Graduation Year


Document Type

Campus Only Senior Thesis


W.M. Keck Science Department

Second Department


Reader 1

Paul Nerenberg

Reader 2

Mary Hatcher-Skeers

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© 2014 Georgia A. Macy


Methylation is involved in the regulation of varied biological processes, from cancer to embryonic development. In B-DNA, methylation can alter the frequency with which a dinucleotide step samples one of two substates: BI and BII. Changing the BI-BII equilibrium can in turn affect the ability of proteins to bind to DNA, which may ultimately alter the transcription of genes. Using MD simulations, we evaluate the effects of cytosine methylation on the BI-BII equilibrium and the RMS atomic fluctuations of the backbone of two sequences: (GC)5 and the Dickerson dodecamer (DD). Methylation in (GC)5 stabilizes the BII state in CpG steps and stabilizes the BI state in GpC steps, but the BII state is always less favored than the BI state. The activation energy between the BI/BII states in (GC)5 increases in GpC steps and decreases in CpG steps upon methylation, indicating that backbone dynamics are affected by methylation in a step-dependent manner. The DD simulations suggest that methylation stabilizes the BII state in both CpG and GpC steps, although more sampling is needed to determine the significance of these results. Methylation has little effect on the atomic fluctuations of the backbone in (GC)5 or DD simulations. Thus, in these sequences, methylation does not uniformly stabilize one state, nor does methylation stabilize the state that is favored in the native sequence.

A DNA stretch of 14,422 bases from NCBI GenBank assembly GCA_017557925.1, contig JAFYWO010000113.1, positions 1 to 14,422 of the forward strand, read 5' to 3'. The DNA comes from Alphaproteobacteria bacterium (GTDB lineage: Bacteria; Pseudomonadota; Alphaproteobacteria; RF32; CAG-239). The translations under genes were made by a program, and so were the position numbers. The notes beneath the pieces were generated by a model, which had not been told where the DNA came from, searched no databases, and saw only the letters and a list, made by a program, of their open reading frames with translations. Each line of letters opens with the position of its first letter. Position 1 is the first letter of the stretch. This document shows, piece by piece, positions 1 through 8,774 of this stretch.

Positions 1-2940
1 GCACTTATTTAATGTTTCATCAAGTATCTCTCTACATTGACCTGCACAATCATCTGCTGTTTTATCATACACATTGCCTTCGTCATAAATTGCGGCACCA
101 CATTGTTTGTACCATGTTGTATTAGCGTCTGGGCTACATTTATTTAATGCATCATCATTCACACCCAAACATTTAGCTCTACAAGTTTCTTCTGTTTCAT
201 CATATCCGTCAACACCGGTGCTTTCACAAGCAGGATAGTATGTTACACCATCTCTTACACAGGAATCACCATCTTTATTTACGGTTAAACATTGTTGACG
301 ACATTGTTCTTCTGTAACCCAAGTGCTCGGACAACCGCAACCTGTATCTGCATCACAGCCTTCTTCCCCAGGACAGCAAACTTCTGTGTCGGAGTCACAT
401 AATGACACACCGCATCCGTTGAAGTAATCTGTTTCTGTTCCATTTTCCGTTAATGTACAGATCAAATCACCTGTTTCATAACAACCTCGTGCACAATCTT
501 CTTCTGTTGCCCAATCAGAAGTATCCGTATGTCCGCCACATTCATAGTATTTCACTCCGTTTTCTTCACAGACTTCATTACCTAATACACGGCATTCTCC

This thesis is restricted to the Claremont Colleges current faculty, students, and staff.